COVID-19 Beyond the Numbers: How effective are masks?

Coronavirus

The personal freedoms debate over mask-wearing is similar to the seatbelt debate of the 1980s. South Dakota was one of the last states to adopt a seat belt law.

There’s no doubt that seat belts save lives. Now science tells us so do masks. In this edition of “COVID-19: Beyond the Numbers,” we look at the reason to wear a mask.

“Wear a dang mask,” Mayor Paul TenHaken said at the City of Sioux Falls news conference on Monday.

While some local politicians are now pleading with the public to wear masks to help slow the spread of COVID-19, getting some people to do that may be next to impossible.

Earlier this year, doctors were not recommending the general public wear masks because there weren’t enough available for medical staff. It was also before they had data on mask effectiveness.

“Most of the studies that I see kind of say somewhere between 50 to 90 percent effective. If I told you I had a vaccine that just came on the market today that was 60 or 70 or even 90 percent effective at preventing COVID, you’d be beating down my door to get it.” Dr. David Basel of Avera Health said.

While the public can’t agree on mask effectiveness, neither can Sioux Falls’ own hospital systems.

Kennecke Aren’t masks 70 percent effective is that right?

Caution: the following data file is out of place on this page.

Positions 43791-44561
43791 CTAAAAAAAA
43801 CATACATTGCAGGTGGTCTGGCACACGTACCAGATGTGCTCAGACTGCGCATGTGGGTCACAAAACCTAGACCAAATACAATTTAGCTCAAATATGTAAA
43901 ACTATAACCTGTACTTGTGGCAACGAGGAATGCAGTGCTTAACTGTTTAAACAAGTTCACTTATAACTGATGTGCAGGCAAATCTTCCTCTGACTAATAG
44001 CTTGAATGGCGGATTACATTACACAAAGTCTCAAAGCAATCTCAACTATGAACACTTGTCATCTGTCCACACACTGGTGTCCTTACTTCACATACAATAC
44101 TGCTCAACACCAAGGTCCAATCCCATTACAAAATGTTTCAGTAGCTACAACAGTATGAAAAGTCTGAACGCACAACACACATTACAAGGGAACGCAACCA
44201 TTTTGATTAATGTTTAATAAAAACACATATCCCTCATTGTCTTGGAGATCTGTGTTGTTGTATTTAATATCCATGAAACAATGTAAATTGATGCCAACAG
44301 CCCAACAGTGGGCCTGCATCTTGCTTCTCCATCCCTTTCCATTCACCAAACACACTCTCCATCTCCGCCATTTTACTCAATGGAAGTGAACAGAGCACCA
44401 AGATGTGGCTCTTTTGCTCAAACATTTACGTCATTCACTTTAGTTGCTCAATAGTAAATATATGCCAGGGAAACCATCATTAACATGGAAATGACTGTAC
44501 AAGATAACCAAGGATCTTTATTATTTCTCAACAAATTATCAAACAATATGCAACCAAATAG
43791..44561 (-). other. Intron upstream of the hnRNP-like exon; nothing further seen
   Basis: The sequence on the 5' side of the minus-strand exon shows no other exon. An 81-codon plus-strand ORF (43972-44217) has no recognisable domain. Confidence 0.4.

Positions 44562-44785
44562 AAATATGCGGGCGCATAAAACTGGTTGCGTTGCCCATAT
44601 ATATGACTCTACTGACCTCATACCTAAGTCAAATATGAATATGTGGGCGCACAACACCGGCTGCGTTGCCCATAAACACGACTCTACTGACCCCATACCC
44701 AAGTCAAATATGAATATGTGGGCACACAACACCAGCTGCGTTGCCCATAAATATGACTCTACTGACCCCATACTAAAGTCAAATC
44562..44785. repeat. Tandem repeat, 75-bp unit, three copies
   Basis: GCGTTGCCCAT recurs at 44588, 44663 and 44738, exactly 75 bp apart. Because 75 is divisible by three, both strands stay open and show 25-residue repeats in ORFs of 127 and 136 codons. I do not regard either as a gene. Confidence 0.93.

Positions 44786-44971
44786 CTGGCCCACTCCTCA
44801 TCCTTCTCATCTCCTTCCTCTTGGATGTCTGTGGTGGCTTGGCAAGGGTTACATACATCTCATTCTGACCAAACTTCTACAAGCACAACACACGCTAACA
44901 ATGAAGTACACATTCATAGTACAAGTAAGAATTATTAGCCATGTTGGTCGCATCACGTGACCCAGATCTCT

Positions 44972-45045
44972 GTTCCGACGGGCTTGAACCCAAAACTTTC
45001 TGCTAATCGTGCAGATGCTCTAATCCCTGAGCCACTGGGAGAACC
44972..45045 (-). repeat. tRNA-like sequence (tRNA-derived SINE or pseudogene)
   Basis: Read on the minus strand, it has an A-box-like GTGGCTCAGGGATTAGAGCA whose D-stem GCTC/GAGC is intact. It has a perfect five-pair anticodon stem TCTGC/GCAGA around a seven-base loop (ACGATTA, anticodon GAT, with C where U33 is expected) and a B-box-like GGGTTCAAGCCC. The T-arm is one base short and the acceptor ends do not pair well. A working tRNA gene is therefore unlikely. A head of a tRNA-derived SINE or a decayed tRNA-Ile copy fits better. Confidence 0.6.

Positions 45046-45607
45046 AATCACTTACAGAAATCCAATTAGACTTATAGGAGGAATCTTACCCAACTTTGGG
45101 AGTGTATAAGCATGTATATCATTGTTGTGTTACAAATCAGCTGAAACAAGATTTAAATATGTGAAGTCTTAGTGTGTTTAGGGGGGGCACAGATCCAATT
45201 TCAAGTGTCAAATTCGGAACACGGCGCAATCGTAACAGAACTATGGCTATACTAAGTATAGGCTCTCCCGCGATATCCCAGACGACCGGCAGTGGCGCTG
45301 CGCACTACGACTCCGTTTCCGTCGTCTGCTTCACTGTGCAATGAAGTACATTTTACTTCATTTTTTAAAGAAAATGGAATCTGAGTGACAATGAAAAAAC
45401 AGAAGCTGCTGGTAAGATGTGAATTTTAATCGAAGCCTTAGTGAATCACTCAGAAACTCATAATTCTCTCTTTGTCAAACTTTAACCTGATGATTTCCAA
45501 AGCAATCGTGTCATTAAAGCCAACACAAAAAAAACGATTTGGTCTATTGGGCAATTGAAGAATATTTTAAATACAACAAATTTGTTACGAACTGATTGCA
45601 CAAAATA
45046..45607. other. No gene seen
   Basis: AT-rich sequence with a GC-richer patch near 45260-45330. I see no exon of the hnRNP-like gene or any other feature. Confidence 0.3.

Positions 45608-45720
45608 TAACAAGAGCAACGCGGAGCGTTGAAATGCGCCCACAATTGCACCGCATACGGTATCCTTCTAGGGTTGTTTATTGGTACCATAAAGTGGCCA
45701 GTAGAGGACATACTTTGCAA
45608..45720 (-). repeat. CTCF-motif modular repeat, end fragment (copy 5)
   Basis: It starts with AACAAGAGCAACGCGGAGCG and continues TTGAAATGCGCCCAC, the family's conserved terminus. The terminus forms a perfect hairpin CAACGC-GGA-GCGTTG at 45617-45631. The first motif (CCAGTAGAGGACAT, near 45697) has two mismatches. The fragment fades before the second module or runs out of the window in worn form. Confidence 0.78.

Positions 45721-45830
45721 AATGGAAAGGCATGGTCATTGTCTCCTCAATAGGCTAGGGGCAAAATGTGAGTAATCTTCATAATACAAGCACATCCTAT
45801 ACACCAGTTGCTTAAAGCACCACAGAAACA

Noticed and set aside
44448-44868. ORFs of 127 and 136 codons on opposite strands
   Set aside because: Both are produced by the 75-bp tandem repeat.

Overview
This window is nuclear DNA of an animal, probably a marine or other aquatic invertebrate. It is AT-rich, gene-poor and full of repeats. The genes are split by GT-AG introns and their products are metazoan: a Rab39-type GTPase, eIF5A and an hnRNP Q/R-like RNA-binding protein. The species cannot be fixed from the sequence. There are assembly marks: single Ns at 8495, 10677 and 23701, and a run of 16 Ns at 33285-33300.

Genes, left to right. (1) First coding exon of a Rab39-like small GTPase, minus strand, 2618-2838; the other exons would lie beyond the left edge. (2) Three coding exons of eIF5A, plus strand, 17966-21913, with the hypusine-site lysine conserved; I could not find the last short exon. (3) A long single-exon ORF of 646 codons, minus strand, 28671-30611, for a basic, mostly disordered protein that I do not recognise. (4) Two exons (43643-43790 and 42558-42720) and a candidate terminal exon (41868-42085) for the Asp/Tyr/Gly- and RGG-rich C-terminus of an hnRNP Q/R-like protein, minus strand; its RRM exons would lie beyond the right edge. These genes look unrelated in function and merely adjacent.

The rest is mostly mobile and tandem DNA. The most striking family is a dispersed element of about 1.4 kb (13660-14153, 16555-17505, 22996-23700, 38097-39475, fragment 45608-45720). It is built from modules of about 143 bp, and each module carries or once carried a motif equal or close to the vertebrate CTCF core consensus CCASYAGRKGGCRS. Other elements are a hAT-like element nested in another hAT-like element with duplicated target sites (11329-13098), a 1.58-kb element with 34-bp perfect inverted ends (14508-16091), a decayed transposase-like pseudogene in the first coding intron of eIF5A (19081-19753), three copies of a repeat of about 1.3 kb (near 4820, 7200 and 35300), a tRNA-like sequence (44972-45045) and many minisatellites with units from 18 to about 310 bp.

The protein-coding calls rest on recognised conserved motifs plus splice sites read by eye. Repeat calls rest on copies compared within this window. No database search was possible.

Dr. Mike Wilde of Sanford Health: I’m not aware of that.
Kennecke: That’s the number I’ve heard from medical professionals.
Dr. Wilde: I haven’t heard that.
Kennecke: But wouldn’t you want to tell people to wear masks so you can keep your capacity low?
Dr. Wilde: If policymakers want to make policy that’s fine. We’re going to endorse CDC guidance, which we have and we certainly endorse masking as appropriate per CDC guidance.

This week, both Sanford and Avera did back the mayor’s plea to wear masks to stop our hospitals from being overwhelmed.

Avera says it sees first hand that masks work to stop the spread.

“It’s almost unheard of for health care workers to get COVID from their patient or for one health care worker to give it to another. The only times we see that happen is in the break room when you take the mask off,” Dr. Basel said.

Doctors also warn that we shouldn’t be hoping for herd immunity from COVID-19 — that doing nothing to help stop the virus would be catastrophic.

“To get to herd immunity, which is probably up to near 60 percent, which is more than ten times the infections we see now. Our hospitals are not going to be able to handle 10 times the infections we’re seeing right now and and we’re certainly not going to be able to handle 10 times the deaths we’re seeing right now, so we can’t count on herd immunity being the answer.”

Dr. David Basel, Avera Health

Dr. Basel says he is especially concerned as it gets colder and even small gatherings move indoors.
He says while it may not be ideal, until we have a vaccine, people need to be wearing masks inside at any social gathering or think of alternative ways to socialize.

Copyright 2020 Nexstar Inc. All rights reserved. This material may not be published, broadcast, rewritten, or redistributed.

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